LIVRO DOMINIC PDF

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the canonization of St. Dominic, Cardinal Pacelli gave his inspiring discourse on the life and mission of the Founder of the Order of Preachers. Within a few years. Dominic I was the boy who would never be king. The monster who could never be loved. Dominic não é o Salvatore é mas eu li por curiosidade nesse livro se . PDF - Dirty Dom. Dominic Valetti is only interested in two things: getting paid and getting laid. He's a bookie for the Valetti crime family, and he knows his sh*t.


Livro Dominic Pdf

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As for Dominic, if at Rome the sun had appeared for him on the horizon, it had not yet reached its zenith. This seraphic Patriarch, who in his intensity had already trodden the roads of France and Spain with which Dominic was acquainted, had met Dominic in the devout semidarkness of a church in that Roman ambiance.

It was an admirable spectacle for the angels to see the two most passionate votaries of voluntary poverty recognizing each other as if in a heavenly apparition, embracing, declaring their brotherhood and companionship in the following of Christ and for His mission.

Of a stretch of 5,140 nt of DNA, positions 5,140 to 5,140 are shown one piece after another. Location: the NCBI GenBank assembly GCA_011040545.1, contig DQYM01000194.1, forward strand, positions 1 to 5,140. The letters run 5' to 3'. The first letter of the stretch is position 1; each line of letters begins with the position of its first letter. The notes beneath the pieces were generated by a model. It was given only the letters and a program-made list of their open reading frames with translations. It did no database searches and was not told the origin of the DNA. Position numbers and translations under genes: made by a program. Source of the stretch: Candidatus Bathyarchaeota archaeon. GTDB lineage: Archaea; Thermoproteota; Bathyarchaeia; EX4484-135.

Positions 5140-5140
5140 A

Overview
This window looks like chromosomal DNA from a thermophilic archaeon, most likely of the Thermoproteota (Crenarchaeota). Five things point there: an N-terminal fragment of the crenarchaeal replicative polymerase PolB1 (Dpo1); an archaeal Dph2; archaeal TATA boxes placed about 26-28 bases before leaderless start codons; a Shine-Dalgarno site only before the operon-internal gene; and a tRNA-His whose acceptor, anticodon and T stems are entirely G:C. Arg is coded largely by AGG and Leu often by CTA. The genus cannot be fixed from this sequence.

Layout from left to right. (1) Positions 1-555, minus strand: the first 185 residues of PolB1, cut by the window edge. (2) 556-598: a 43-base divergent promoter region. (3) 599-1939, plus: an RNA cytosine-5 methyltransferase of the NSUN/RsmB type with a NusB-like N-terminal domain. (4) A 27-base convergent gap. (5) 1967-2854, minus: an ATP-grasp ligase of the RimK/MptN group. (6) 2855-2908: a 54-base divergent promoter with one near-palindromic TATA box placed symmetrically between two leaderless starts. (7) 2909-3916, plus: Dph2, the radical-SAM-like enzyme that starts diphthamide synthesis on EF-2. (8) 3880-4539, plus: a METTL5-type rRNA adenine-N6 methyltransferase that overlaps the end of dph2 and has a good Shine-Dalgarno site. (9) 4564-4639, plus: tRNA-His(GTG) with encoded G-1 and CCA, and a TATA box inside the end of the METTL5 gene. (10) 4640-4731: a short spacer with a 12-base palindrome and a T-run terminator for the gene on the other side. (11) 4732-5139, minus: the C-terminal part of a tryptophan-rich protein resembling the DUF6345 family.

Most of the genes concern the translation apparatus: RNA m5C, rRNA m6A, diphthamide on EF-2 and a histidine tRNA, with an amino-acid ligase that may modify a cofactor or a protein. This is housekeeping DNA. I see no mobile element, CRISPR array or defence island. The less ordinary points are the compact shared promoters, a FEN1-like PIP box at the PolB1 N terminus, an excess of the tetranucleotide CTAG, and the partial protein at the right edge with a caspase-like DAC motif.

This kiss of peace is renewed from generation to generation, from century to century, among the sons of Dominic and Francis when, traversing various roads, they meet on the vast fields of the Church of God.

How many campaigns and victories they share! What acts of heroism together!

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How many dangers and struggles in common! How many mutual trophies and crowns! High noon had struck. Honorius engraves, as if on marble, the character he recognizes in the Order established by his dear son, Dominic, prior of St.

Romain of Toulouse, the approval he grants to this Order of future champions of the faith and true torchlights for the world. Exult, O illustrious lineage of Dominic! Honorius even affixed your name: the Prior and the Brethren of St. Romain would traverse the centuries before the princes and people of the Church under the name and escutcheon of the Preachers. Exult, O Dominic! The tree you planted with approval or disapproval, would grow and extend its life-giving branches into the boundless skies.